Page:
Tag Archives: Seniors

Older Adults and Covid-19 | CDC

“Among adults, the risk for severe illness from COVID-19 increases with age, with older adults at highest risk. Severe illness means that the person with COVID-19 may require hospitalization, intensive care, or a ventilator to help them breathe, or they may even die.

Full story at Source: >Older Adults | CDC

“your risk of getting severely ill from COVID-19 increases as you get older. In fact, 8 out of 10 COVID-19-related deaths reported in the United States have been among adults aged 65 years and older.

“The best way to protect yourself and to help reduce the spread of the virus that causes COVID-19 is to:

“If you start feeling sick and think you may have COVID-19, get in touch with your healthcare provider within 24 hours

the more people you interact with, the more closely you interact with them, and the longer that interaction, the higher your risk of getting and spreading COVID-19.

  • If you decide to engage in public activities, continue to protect yourself by practicing everyday preventive actions.
  • Keep these items on hand and use them when venturing out: a cloth face covering, tissues, and a hand sanitizer with at least 60% alcohol, if possible.
  • If possible, avoid others who are not wearing cloth face coverings or ask others around you to wear cloth face coverings.

For full extensive details continue at CDC site source link above

Study Suggests Regular Exercise Can Prevent Coronavirus Patients From Developing Severe Complications

Full story at Source: >Study Suggests Regular Exercise Can Prevent Coronavirus Patients From Developing Severe Complications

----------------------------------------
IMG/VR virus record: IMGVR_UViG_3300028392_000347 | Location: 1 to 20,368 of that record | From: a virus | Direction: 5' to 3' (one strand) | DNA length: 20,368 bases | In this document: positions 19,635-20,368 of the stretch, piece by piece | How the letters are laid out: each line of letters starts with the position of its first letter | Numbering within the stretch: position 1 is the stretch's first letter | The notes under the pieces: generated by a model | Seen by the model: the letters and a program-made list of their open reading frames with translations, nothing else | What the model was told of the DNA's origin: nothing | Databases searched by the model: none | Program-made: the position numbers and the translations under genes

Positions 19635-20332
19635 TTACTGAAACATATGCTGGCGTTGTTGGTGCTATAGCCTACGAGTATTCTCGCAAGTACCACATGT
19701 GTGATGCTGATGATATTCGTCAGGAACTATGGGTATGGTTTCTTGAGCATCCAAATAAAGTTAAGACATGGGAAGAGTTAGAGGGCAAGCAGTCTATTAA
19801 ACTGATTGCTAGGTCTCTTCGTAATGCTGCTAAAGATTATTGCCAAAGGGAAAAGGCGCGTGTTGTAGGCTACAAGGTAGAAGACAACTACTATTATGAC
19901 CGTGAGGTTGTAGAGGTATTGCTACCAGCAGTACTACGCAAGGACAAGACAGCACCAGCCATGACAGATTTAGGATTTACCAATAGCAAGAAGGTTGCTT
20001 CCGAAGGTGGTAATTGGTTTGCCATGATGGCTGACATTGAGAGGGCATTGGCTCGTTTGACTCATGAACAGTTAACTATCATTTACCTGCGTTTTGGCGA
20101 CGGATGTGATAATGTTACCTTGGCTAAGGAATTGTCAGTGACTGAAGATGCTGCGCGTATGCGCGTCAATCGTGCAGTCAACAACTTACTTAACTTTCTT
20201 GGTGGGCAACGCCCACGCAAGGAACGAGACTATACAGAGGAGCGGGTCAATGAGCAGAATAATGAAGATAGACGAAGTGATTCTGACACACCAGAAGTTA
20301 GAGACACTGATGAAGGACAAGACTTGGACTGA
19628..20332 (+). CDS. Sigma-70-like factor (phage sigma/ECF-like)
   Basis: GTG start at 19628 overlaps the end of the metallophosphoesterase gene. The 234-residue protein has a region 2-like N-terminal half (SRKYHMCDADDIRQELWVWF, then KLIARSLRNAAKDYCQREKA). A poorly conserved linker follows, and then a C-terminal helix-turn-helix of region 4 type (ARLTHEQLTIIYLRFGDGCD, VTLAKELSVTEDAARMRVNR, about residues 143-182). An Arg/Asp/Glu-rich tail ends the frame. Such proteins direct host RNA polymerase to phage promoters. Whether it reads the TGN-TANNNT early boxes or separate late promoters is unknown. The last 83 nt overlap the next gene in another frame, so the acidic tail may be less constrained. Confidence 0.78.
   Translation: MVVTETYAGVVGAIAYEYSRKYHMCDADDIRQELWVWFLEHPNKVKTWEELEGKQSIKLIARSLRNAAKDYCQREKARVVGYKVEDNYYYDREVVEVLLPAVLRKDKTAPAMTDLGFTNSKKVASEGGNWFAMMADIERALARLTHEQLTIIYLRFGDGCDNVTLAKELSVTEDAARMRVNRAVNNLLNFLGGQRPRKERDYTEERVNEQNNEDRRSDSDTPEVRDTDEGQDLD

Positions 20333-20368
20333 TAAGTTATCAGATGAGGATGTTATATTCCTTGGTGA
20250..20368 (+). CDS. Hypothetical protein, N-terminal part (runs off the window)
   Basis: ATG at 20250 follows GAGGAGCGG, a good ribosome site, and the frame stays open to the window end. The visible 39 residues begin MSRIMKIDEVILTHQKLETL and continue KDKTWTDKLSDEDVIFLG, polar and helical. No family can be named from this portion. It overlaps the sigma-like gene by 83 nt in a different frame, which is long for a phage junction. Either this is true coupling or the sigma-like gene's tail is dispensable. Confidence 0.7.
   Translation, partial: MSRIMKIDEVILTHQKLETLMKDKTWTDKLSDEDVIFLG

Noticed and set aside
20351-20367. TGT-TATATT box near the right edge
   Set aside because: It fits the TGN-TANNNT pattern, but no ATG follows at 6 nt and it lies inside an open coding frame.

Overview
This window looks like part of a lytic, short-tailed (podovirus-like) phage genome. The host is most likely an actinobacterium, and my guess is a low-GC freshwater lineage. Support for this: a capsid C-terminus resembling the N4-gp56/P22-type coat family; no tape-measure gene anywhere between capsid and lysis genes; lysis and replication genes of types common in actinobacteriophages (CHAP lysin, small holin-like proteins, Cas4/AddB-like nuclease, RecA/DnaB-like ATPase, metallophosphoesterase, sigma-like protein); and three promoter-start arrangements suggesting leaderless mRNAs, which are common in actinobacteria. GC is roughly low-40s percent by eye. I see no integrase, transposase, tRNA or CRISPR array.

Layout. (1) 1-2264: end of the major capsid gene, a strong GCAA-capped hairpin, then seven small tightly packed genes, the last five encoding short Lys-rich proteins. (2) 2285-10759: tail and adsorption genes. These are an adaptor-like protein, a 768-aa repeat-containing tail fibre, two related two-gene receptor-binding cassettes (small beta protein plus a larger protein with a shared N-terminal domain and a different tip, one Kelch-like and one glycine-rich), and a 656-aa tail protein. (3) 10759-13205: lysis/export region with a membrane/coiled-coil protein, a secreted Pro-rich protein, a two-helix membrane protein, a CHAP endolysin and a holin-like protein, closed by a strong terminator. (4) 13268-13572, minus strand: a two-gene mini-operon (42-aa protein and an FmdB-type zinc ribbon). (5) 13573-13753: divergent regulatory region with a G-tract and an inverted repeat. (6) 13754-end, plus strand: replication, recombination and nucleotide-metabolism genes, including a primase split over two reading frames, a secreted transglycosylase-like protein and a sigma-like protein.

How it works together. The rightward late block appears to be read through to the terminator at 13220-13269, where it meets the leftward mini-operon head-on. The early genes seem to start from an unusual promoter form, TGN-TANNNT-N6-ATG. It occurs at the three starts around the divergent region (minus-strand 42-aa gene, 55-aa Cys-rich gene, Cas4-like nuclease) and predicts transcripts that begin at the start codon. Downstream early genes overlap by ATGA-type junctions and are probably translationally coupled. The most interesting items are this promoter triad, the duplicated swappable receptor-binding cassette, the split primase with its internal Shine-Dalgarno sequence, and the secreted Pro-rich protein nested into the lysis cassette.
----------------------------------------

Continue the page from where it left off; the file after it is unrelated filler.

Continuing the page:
Regular exercise can possibly prevent coronavirus patients from developing severe complications like acute respiratory distress syndrome (ARDS), according to a new study. The study, which was published by Zhen Yan, a professor at the University of Virginia School of Medicine, shows that medical research findings “strongly support” the possibility that exercise can prevent or at least reduce the severity of ARDS.

“According to the study, between 3 and 17 percent of all COVID-19 patients will develop ARDS, while available data from the Centers for Disease Control and Prevention estimates that between 20 and 42 percent of all patients hospitalized with COVID-19 will develop ARDS.

“In his research, Yan studied a powerful antioxidant that is released throughout the body when exercising, which showed to help prevent disease, such as ARDS. The antioxidant is known as “extracellular superoxide dismutase” (EcSOD), which is created naturally by our muscles, but Yan’s studies discovered an increase in production when exercising.

“These findings strongly support that enhanced EcSOD expression from skeletal muscle or other tissues/organ, which can be redistributed to lung tissue, could be a viable preventative/therapeutic measures in reducing the risk and severity of ARDS,” Yan’s study says…

(Continue reading full story at source above)


Coronavirus symptoms: Think you have COVID-19? Here’s what to do – CBS News

>Almost half of coronavirus patients have digestive symptoms, study finds

“The first thing to do is match your symptoms to those experienced by COVID-19 patients“,… Fever, a dry cough, and shortness of breath are the three most common symptoms … Headaches, body aches, sore throat and fatigue sometimes occur but are more often associated with the flu … A runny nose rarely occurs with COVID-19, and sneezing is not a symptom of the virus.

“Next, assess the severity of your symptoms. Don’t just rush to the hospital. If you can still breathe reasonably well or your fever responds to over-the-counter remedies like acetaminophen (Tylenol), you should call your family doctor to discuss your best options for care,